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Archive for the ‘Economics’ Category

Here’s THAT video that went viral this week with over 1 million views and covered extensively on American talk radio

Now at 1.5 MILLION views and rising.

This is politics for the internet age.

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Nuke winter

Our economy is facing a post nuclear winter – so writes Kevin Myers, who also calls for a government of national unity.

“Bertie Ahern apparently didn’t like being roughed up the other day. I’ll bet. But we’re not far from government ministers being attacked in the street: or even, from that evil hour when some happy lunatic takes up a gun — and we’ve no shortage of either.

That means politicians must act now. They must call in trade unions and read them the Riot Act, and if necessary invoke special powers to prevent street disorders. They must outlaw strikes in the public service, and introduce special finance laws that mean that not merely shall super-levies be paid by public servants to underwrite their lavish pensions, but existing pension rights shall be forfeit for anyone who sabotages the future of the state through industrial action.

Draconian? Oh believe me, not half as draconian as the Stalingrad that awaits the Irish nation, unless we get our act together now. Either we choose where to have savage cuts, or the cuts themselves will choose where to strike us. There is no alternative. None. Only a Government of National Unity can embark upon such a task, and dear Christ above, we have so little time left; so little time. ”

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Ireland’s fiscal problem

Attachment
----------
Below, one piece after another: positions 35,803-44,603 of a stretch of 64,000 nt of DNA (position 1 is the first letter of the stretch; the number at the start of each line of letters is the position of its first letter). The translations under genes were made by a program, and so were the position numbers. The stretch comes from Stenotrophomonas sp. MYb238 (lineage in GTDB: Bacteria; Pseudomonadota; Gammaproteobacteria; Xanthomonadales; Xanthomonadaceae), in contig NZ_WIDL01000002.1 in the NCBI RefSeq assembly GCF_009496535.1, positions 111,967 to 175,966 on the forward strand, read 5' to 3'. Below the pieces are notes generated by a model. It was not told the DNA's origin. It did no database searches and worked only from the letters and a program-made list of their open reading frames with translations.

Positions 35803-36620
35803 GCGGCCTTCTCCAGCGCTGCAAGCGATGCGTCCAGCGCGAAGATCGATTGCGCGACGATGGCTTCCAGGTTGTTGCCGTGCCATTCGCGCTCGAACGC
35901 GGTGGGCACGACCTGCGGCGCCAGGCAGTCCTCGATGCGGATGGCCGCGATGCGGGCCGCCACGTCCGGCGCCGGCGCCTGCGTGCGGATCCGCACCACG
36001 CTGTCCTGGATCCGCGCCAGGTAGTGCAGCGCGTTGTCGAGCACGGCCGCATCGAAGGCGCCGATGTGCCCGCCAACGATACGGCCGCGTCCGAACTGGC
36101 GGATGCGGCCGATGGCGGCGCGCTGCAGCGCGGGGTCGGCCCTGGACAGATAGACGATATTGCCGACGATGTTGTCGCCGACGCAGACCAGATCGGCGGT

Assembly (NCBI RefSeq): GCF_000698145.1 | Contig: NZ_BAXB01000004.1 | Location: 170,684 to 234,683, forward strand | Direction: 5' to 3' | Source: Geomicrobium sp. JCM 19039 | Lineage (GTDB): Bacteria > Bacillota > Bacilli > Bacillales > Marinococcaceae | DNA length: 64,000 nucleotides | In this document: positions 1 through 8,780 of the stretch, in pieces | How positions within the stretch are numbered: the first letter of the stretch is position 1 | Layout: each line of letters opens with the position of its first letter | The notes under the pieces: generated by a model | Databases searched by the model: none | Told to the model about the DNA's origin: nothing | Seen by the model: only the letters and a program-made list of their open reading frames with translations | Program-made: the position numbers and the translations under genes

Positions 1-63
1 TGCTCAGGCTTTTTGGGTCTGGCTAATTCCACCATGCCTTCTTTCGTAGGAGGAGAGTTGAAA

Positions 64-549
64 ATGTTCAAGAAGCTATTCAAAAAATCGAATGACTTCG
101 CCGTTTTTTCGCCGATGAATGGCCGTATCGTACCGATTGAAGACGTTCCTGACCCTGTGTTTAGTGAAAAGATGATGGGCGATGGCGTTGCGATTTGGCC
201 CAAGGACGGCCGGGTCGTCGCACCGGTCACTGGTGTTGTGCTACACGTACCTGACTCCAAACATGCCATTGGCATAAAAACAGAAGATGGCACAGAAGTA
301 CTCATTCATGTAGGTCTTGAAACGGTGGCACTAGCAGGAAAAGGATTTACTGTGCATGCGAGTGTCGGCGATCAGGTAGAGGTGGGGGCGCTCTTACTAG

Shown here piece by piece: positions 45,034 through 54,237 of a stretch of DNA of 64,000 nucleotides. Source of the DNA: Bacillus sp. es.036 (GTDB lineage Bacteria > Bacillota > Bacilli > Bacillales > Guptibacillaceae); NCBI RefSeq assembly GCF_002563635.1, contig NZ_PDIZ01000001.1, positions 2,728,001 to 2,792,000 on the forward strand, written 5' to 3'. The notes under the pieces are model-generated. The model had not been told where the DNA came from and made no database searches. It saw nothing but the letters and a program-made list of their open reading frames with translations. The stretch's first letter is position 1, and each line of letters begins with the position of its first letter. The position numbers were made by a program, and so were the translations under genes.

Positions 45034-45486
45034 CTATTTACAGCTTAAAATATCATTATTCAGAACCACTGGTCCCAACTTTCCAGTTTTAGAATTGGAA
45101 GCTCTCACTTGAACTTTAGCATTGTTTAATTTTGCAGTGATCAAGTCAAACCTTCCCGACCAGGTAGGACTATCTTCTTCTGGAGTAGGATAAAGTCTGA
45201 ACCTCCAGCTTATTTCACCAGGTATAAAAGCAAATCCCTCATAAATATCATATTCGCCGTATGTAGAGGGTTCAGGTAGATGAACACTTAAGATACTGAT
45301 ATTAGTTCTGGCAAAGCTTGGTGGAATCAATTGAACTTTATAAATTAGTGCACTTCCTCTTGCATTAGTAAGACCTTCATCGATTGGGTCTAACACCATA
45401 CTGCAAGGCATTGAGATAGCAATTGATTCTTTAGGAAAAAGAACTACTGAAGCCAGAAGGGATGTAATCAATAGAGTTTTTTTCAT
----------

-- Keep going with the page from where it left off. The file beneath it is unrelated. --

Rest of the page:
Writing in the Indpendent Brendan Keenan states that Ireland’s current financial problems are worse than the 1980s, and could well herald tax increases for everyone.

He points out that Ireland “was unique in having a third of workers outside the income tax net, and a family on the average industrial wage a net beneficiary of the State when child benefit is counted. The Government has begun to point out one result of this system — that less than 10pc of taxpayers contribute half of all income taxes. Most of it not from the rich, either, but from those on earnings above €70,000 a year.”

Keenan states that the actual government deficit for this year will be 9.5 per cent of GDP. In light of that, the plan to return to fiscal stability by 2013 make tax increases unavoidable.

“The political challenge is to explain why, and the technical challenge is to do the least possible harm to the jobs-friendly character of the system. Which rather makes the banking challenge look like a piece of cake.”

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